An all-white jury heard opening statements Tuesday at the civil trial for a 2009 officer-involved shooting at a Rockford daycare center. Mark Anthony Barmore, an unarmed black man, was killed during a confrontation with police who chased him into the House of Grace day care.
Ten children and a worker present at the shooting, in addition to the family which owns the church and daycare center, are suing for compensation for emotional trauma, psychological damage and financial losses.
Jeff Kolkey, covering the trial for the Rockford Register-Star, says officer Stan North testified that he feared for his partner's life during the confrontation. There were children in the building at the time of the shooting. During several hours on the witness stand, Kolkey says, North was asked why the officers didn't try harder to evacuate the children who were in the building at the time. Kolkey says all members of the jury are white, but he doesn't know how that will affect the outcome of the trial. He expects the trial could last about two weeks.
Barmore Case Background
It was August 24, 2009. Two white police officers chased an unarmed black man into the basement of a predominantly African-American church that also served as a daycare center. Police shot the man to death, with children and daycare workers present.
It could have happened in any city. It could have sparked more violence between police and protestors. What happened in Rockford that morning led to large non-violent marches, peaceful protests and discussions on race and economic conditions -- and it spurred procedural changes in the Rockford police department.
Mark Anthony Barmore, 23, was walking in downtown Rockford when he was confronted by police, who had a warrant for his arrest in a domestic incident.
Barmore started running and was chased by officers Oda Poole and Stan North. He ran to the Kingdom Authority International Ministries Church and headed into the House of Grace daycare, which was in the church’s basement. There, he shut himself in a closet-sized boiler room.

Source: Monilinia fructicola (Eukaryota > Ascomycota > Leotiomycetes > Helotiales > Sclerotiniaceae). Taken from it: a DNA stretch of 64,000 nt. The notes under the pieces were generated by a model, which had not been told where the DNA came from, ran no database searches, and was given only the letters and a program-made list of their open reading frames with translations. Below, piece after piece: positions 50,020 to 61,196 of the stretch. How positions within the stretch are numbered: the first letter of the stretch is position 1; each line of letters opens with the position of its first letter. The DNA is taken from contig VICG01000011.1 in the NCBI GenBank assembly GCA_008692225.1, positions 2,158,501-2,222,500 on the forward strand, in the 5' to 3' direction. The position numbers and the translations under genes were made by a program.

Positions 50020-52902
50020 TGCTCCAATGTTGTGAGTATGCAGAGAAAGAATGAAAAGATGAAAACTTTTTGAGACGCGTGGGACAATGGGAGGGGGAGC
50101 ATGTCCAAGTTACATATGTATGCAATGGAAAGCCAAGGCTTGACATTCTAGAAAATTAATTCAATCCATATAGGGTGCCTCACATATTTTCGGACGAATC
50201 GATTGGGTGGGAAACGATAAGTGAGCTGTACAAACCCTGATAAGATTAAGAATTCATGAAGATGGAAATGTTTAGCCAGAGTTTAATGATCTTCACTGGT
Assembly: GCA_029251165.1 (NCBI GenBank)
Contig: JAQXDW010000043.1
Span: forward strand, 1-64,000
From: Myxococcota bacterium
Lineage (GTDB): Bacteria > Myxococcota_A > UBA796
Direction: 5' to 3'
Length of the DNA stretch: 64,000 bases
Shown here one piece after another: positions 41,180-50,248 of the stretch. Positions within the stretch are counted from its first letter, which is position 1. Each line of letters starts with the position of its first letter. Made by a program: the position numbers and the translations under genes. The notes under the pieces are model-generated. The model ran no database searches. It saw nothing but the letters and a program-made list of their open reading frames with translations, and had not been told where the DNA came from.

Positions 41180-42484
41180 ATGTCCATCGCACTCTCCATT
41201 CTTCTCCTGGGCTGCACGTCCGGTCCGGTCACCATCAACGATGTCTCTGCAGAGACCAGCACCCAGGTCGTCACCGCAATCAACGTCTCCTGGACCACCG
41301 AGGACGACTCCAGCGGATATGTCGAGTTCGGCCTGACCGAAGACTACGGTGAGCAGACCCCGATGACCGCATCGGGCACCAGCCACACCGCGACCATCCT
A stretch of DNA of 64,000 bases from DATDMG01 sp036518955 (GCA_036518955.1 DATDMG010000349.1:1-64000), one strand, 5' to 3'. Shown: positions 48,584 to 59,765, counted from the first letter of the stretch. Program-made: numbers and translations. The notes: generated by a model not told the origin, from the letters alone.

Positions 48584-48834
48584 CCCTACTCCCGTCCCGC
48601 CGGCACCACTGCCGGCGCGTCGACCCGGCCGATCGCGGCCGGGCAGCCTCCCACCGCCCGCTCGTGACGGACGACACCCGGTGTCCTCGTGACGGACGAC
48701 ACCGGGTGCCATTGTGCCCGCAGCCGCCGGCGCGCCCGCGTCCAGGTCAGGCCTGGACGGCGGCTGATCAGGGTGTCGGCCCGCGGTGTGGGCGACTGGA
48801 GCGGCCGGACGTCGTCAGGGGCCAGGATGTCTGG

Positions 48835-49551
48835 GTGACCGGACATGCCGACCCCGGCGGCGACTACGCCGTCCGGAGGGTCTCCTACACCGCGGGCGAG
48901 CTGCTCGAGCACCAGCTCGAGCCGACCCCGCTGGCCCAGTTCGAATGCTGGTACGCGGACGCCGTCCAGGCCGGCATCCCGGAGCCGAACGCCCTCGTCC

Daycare staff and very young children were still in the basement as the officers struggled to pull Barmore from behind an unlocked door.
From there, officer accounts differ from those of a witness. Poole and North say Barmore lunged for Poole’s gun and had it pointed at the officer’s face. North then shot Barmore. The daughter of the church’s minister said she saw Barmore’s hands up, as if he was trying to surrender.
The shooting was investigated by the Cook County Integrity Task Force, the Illinois State Police, and the Winnebago County State’s Attorney. The shooting was ruled to be justified, and a grand jury chose not to indict the officers.
However, another investigation commissioned by the city of Rockford found that the officers did not follow proper procedure: They should have cleared the room of the daycare’s children and waited for back-up.
In the months following the shooting, local and national activists led marches through the streets of Rockford, protesting police brutality and the lack of economic opportunities for African-Americans. There was also a large march held in support of the officers.
In 2014, Barmore’s family received a $1.1 million dollar settlement from the city. The city is in court now, being sued by the church, daycare, and families of ten of the children who witnessed the shooting.